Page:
What About Fat Voices? Our Experience With Fat Invisibility


In this piece for Resilient Fat Goddess, psychologist and fat activist Rachel Millner critiques the pervasiveness of fatphobia, sizeism, and weight bias within the eating disorder and psychology fields.

“Recovering from my various eating disorders landed me in a place where I have a great deal of body privilege and I’ve been living in this body for quite some time now. I’m a Health at Every Size(R) therapist, fat acceptance activist, advocate, and certified Body Trust(R) provider. I exist in a body that is significantly smaller than my body was at my highest weight and I am seen so much more. This is a pattern that I see occurring throughout our field in which even in a space that is supposed to be about HAES and fat activism, the voices of thinner people are centered. When I look around the field to the people who are most visible, it is a lot of thin white women looking back to me. I attended an eating disorder conference at my lowest weight in my anorexia and not one person looked at me funny, asked any questions, or wondered why I wasn’t eating. In fact, I felt like I fit right in. I attend several eating disorder conferences every year now and I see the harm that is being done to fat people at these conferences.

Weight stigma is not being named, or it is being named and then perpetuated. Weight loss is still talked about as a possible intervention for higher weight people. BMI is still viewed as a marker of health. Chairs are set close to each other with no room for people in larger bodies to move around the aisles. Eating disorder treatment centers are marketing programs that talk about ‘eating disorders and obesity’ and discuss the ‘weight management’ programs that they offer. At the most recent eating disorder conference I attended, one of the treatment centers was giving away BMI calculators that not only gave the BMI categories defined by the CDC, but also labeled severity of anorexia based on BMI as though we can tell the severity of someone’s eating disorder by the size of their body. Eating disorder conferences are not safe for fat people. The eating disorder field is not safe for fat people.”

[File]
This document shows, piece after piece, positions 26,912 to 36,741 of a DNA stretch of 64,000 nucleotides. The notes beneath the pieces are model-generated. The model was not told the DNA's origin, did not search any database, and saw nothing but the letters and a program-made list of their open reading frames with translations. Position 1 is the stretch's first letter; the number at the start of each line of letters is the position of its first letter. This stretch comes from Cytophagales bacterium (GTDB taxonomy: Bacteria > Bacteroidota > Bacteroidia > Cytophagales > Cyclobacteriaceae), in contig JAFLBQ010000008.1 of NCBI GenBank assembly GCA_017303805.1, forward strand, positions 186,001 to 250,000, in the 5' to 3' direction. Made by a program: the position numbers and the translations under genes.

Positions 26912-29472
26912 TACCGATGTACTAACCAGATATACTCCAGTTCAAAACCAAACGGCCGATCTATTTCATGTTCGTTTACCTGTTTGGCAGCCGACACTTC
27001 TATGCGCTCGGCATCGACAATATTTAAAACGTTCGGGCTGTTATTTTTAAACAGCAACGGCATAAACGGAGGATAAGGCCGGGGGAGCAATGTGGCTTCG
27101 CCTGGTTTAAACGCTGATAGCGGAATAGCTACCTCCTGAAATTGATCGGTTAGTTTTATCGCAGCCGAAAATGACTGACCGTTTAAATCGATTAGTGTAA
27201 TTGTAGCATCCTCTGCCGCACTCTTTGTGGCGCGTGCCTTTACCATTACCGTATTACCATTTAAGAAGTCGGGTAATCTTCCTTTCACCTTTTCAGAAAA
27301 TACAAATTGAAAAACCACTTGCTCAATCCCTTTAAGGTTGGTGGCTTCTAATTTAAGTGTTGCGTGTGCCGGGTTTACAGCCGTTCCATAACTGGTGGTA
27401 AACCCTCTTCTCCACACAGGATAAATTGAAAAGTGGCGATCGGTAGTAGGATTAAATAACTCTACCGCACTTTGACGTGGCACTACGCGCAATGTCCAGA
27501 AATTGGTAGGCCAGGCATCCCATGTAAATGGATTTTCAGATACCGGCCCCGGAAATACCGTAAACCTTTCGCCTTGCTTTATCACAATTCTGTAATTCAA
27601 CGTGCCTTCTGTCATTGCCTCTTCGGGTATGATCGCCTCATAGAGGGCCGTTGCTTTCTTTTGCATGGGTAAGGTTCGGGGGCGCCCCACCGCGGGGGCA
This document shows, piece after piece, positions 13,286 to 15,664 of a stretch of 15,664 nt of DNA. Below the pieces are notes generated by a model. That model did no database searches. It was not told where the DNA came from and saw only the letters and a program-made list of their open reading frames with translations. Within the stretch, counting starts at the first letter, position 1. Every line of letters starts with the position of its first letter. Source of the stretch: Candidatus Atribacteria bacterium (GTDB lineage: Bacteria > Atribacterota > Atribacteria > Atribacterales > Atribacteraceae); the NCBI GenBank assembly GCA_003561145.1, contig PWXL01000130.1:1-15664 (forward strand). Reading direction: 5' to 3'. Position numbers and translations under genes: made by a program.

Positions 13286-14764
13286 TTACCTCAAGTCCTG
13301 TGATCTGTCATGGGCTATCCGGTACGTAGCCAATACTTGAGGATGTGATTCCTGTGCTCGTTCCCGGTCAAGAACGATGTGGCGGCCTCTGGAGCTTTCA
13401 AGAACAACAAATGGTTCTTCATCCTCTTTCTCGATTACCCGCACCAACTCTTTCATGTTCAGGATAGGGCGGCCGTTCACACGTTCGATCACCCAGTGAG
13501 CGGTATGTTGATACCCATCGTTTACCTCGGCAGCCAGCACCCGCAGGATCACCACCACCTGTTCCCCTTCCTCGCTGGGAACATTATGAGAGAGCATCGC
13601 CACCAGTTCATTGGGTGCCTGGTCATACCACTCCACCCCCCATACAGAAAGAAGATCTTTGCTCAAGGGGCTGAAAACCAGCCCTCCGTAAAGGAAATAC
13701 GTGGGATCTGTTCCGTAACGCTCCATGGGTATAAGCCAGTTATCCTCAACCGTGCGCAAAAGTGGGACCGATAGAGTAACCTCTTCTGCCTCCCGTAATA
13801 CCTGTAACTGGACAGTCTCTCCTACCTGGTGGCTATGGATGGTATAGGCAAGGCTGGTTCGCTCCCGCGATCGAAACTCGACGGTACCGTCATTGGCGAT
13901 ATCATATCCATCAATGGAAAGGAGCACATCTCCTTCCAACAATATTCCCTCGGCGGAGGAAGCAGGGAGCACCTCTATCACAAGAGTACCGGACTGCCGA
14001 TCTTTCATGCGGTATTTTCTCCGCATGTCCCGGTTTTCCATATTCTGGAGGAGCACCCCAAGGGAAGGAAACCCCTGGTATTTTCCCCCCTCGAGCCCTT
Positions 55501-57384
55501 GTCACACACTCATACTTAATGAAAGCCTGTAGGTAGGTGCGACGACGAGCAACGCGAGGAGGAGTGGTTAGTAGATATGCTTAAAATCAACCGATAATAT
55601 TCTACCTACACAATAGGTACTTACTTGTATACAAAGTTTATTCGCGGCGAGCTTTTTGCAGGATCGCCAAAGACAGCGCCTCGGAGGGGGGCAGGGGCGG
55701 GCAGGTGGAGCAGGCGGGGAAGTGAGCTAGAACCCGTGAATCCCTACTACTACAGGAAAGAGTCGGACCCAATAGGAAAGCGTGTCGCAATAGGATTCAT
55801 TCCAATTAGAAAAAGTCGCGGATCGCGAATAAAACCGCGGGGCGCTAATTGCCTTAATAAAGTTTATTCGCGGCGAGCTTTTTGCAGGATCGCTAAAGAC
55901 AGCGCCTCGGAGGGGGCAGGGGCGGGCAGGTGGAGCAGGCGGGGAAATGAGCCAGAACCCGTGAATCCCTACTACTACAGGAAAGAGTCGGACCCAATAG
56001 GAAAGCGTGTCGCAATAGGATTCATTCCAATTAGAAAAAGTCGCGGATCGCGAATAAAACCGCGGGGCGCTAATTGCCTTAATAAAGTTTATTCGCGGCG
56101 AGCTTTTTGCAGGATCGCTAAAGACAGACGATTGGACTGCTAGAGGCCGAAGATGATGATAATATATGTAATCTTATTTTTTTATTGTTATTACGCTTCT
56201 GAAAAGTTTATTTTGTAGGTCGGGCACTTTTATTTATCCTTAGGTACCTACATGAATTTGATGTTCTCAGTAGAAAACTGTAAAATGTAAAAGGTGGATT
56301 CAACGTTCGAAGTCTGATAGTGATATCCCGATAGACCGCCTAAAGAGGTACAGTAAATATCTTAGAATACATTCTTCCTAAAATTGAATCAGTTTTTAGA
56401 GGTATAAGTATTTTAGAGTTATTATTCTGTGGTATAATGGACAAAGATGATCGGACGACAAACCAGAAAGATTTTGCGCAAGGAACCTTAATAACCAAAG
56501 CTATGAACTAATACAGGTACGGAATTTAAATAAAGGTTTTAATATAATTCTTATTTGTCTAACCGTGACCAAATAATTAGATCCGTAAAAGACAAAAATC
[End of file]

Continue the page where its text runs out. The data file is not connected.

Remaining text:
Article →